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Time to Tap Buyback ETFs?

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In the fourth quarter, S&P 500 companies shelled out about $189 billion on stock buybacks, up 2% from the third quarter and down 18.2% from a year earlier, according to preliminary data from S&P Dow Jones Indices, a unit of ratings firm S&P Global Inc, as quoted on Wall Street Journal.

Companies on the index would have paid a total of $2 billion in taxes for the quarter and lost about 0.48% in operating income had the levy been in effect in the fourth quarter, according to Howard Silverblatt, a senior index analyst at S&P Dow Jones Indices.

And despite the 1% levy on stock buyback, buybacks by companies on the S&P 500 are projected to cross $1 trillion in 2023 for the first time in a calendar year, according to S&P Dow Jones Indices. The 1% tax went into effect on Jan 1, 2023.

As of Feb 17, 2023, buybacks totaled more than $220 billion, a record for that point in the year, according to a Goldman Sachs analysis of S&P 500 and Russell 3000 companies.

How Buyback Could Be a Winning Strategy?

A stock repurchase, or buyback, generally happens if a company has enough cash on hand to buy some of its own shares back from the open market. This shows management’s faith in the company’s potential and stability. This also indicates that its shares are undervalued.

Buybacks tend to increase share prices in the short term, as the buying lowers the supply of outstanding shares. Buybacks don’t cause additional tax payments for taxable investors until they sell shares and realize capital gains, unlike dividend payouts, which are taxed as income.

However, there are companies that repurchase stocks only for the sake of inflating share price. As profit margins are under pressure due to rising rates and high inflation, some investors expect firms to continue with buybacks in order to boost EPS growth.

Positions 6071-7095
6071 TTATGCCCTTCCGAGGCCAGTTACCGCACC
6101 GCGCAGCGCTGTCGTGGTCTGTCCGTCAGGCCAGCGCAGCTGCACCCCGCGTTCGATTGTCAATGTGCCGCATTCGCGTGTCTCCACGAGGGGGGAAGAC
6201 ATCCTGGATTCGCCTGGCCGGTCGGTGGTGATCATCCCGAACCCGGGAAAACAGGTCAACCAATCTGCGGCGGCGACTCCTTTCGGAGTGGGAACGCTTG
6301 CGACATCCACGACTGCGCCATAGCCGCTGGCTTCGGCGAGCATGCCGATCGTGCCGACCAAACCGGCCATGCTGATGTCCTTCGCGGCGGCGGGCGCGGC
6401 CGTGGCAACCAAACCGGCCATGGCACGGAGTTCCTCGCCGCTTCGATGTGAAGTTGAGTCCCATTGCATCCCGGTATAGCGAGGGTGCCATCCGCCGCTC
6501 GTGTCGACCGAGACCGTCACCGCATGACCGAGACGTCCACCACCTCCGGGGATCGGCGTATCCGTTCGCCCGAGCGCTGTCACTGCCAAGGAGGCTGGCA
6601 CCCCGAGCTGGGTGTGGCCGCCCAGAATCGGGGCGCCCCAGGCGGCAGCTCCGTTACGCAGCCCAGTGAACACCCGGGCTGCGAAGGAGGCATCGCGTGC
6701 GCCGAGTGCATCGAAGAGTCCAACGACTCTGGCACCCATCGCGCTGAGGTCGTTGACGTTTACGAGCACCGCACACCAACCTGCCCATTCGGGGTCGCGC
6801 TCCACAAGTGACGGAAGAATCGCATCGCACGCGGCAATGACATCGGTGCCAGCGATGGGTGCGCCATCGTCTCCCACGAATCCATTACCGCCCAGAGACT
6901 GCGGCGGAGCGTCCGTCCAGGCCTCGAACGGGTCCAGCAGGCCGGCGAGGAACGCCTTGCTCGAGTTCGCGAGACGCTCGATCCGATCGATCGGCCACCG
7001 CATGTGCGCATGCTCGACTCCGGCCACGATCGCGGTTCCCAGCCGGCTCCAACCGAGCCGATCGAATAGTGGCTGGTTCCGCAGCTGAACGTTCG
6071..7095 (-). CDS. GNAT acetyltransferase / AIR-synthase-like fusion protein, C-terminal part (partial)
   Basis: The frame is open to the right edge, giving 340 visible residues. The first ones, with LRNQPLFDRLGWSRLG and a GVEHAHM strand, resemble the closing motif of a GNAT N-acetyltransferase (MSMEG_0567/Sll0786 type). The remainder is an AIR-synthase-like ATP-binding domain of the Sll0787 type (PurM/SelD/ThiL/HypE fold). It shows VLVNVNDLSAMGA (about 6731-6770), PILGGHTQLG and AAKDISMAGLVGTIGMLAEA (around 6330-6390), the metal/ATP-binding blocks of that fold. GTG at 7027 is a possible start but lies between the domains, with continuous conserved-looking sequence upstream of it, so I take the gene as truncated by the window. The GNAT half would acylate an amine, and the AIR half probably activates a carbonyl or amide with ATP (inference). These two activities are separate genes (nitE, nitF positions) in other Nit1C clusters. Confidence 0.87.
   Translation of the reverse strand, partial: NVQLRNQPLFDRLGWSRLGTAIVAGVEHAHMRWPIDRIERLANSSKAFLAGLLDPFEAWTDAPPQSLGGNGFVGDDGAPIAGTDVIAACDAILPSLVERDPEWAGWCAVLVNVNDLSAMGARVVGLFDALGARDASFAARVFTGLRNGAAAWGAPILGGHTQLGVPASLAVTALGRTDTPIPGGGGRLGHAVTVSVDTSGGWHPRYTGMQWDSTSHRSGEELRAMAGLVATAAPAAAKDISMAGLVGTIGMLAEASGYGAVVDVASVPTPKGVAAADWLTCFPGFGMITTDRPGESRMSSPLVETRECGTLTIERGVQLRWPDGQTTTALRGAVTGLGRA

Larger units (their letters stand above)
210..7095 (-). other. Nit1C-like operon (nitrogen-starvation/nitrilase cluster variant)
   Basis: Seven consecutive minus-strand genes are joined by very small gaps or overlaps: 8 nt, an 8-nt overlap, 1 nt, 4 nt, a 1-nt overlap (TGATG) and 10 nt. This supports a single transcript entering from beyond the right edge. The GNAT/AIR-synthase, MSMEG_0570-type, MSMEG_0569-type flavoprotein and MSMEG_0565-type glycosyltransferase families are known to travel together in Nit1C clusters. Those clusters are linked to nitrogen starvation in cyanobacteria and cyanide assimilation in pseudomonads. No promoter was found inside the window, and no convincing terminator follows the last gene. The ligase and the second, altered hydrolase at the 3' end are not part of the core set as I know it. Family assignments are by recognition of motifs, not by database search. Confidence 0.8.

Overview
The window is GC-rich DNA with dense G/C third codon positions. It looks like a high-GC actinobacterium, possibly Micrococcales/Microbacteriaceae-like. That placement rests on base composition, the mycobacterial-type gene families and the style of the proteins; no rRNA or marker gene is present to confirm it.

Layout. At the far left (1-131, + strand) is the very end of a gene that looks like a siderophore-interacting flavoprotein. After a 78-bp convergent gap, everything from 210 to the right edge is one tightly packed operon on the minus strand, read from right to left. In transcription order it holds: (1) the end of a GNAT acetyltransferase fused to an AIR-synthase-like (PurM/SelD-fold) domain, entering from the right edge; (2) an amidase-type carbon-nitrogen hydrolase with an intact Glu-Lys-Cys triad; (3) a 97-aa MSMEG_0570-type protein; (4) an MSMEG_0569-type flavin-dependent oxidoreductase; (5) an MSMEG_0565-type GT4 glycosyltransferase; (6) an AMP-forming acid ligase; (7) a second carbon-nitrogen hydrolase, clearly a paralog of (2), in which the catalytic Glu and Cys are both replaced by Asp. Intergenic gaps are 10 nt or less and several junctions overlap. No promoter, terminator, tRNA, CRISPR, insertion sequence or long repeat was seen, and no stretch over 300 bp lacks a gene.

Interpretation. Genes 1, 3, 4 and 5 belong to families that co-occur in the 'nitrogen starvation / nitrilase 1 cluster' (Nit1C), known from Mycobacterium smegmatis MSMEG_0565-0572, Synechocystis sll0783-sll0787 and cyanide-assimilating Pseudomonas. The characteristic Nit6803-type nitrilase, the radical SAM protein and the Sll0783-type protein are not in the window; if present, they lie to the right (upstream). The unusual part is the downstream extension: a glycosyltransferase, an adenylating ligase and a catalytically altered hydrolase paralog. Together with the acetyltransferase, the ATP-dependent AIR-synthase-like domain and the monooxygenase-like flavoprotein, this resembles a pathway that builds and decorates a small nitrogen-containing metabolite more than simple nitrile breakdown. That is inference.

Most recently, market veteran and billionaire investor Warren Buffett said critics of stock buybacks are “either an economic illiterate or a silver-tongued demagogue” or both, and all investors benefit from share repurchase as long as the action is executed at the right prices.

Which Companies Bought Back the Most?

Among the biggest share repurchase announcements are Chevron Corp.’s $75 billion buyback program, the $40 billion plan of Meta and Goldman Sachs Group Inc.’s $30 billion authorization, per Wall Street Journal.

Megacap technology companies were among those spending the most on share repurchases in fourth-quarter 2022. Apple shelled out about $19.5 billion on stock repurchases, Meta Platforms repurchased about $6.9 billion of its shares, and Microsoft Corp. bought back about $5.5 billion of its stock.

Based on fourth-quarter results from about 90% of the companies on the S&P 500, share buyback from reporting corporations have declined about 18% year over year to $189 billion, according to S&P Dow Jones Indices data, as quoted on Wall Street Journal.

ETFs in Focus

Against this backdrop, investors can keep an eye on the following buyback ETFs.

Invesco BuyBack Achievers ETF (PKW - Free Report)

The underlying NASDAQ US BuyBack Achievers Index comprises U.S. securities issued by corporations that have effected a net reduction in shares outstanding of 5% or more in the trailing 12 months. Consumer Discretionary (22.74%), Financials (20.66%) and Healthcare (14.83%) are the top three sectors of the fund. PKW charges 61 bps in fees.

iShares Core Dividend ETF (DIVB - Free Report)

The underlying Morningstar US Dividend and Buyback Index is composed of U.S. stocks with a history of dividend payments and share buybacks. Both dividends and stock buybacks are proven drivers of long-term stock returns. Financials (19.6%), Information Technology (19.2%) and Industrials (10.16%) are the top three sectors of the fund. The fund charges 5 bps in fees.

Technology Select Sector SPDR ETF (XLK - Free Report)

The underlying Technology Select Sector Index includes companies from the following industries: computers & peripherals; software; diversified telecommunication services; communications equipment; semiconductor & semiconductor equipment; internet software & services; IT services; wireless telecommunication services; electronic equipment & instruments; and office electronics. The Zacks Rank #2 (Buy) fund charges 10 bps in fees.


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